We must not construe the term, "whatever our heart desires," as a pass to sin, but we should use every occasion to grow in thinking and acting like God.
When speaking with a new client, career counselors, after getting all the pertinent information on job history and the like, will often ask their clients, "Now, what do you really want to do? Where is your heart?" ...
Some scriptures seem to say that all one needs to do is ask God in prayer for whatever the heart desires, and He will grant it like a genie rubbed from his lamp.
Our appetites determine our destiny (Ecclesiastes 4:23). David Maas contends that a major key to our spiritual survival is the control, regulation, and re-direction of our appetites from what is not good for us to what is good for us. God created both the . . .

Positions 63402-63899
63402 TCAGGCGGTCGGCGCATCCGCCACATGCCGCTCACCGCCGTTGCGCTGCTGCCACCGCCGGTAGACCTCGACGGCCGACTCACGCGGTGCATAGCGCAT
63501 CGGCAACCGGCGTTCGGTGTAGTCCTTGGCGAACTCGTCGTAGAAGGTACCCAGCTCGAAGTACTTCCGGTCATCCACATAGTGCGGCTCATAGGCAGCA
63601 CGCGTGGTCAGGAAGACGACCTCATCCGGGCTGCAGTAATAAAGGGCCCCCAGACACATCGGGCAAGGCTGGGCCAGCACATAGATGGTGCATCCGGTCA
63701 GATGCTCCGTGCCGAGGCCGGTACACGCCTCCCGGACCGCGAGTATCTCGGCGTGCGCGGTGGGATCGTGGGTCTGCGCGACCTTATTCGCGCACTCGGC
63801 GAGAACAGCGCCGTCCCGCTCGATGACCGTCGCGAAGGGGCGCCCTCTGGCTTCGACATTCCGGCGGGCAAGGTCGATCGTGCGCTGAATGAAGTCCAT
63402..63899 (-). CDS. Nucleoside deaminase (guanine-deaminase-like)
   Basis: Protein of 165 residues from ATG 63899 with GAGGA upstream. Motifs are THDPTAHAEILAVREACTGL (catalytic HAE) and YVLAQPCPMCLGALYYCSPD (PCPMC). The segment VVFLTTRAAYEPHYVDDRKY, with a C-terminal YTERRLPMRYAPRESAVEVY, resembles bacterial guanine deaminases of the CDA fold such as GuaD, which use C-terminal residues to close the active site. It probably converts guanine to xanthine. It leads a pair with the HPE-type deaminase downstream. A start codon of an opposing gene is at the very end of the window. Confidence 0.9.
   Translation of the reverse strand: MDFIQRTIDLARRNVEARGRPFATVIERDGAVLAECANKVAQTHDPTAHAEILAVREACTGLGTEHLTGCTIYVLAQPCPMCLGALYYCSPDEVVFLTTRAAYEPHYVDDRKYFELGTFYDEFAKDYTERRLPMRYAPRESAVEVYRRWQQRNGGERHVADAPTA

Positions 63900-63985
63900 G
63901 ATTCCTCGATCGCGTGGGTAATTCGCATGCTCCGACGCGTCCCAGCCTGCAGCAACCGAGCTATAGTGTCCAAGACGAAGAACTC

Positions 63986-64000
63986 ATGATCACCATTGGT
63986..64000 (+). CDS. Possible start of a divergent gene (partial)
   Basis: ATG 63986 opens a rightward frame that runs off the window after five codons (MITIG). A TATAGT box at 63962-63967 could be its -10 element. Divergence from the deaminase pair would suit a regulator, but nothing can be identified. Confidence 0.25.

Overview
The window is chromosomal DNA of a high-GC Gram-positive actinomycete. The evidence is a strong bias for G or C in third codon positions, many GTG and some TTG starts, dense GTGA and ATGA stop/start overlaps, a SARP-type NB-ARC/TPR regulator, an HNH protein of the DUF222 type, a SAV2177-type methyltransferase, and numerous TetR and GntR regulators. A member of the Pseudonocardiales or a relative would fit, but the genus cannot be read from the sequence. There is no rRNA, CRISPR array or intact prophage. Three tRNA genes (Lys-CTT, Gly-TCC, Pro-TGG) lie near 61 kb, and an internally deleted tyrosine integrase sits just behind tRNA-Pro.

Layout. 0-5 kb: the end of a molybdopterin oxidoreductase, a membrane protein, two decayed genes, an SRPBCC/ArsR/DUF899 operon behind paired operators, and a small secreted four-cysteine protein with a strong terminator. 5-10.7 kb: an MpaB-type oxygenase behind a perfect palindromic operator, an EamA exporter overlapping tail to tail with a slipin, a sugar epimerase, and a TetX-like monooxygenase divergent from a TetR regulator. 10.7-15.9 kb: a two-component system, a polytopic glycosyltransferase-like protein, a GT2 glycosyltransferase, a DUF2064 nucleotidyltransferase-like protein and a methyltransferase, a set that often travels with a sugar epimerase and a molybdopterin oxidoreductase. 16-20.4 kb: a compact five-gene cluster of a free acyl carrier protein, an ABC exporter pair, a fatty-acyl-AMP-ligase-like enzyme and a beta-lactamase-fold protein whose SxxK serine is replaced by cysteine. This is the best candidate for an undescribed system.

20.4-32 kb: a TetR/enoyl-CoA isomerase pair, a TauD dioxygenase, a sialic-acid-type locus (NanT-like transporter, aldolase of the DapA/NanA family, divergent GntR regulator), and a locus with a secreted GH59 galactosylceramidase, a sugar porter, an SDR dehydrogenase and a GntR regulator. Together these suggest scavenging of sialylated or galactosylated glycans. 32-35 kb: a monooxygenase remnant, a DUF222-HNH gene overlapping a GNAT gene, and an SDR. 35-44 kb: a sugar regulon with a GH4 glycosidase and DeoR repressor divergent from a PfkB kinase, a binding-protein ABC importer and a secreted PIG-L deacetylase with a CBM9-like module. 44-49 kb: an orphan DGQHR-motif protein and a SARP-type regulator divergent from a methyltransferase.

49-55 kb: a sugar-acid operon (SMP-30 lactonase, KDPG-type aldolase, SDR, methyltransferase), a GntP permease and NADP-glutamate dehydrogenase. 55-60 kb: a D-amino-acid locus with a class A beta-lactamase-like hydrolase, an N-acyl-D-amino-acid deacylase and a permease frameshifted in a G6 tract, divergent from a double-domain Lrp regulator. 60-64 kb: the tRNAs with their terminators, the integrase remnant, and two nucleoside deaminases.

If church members are to grow in grace and knowledge and be zealous in producing fruit to God's glory, they need to have their priorities in the right place.
David Maas, after reviewing a number of scriptures displaying the deleterious effects of impatience committed by our ancient forbears while contrasting their impatience with notable examples of the patience of the patriarchs, our Jesus Christ, and His Fath. . .
The Feasts of God are not vacations, but are holy convocations when God assembles His family for the purpose of enabling us to learn to fear and honor Him.
Richard Ritenbaugh, reiterating that Genesis 6 reflects a distortion of the marriage and family structure on the earth, examines the probable meaning of the "sons of God." One improbable explanation, believed by a large portion of 'Christendom,' . . .
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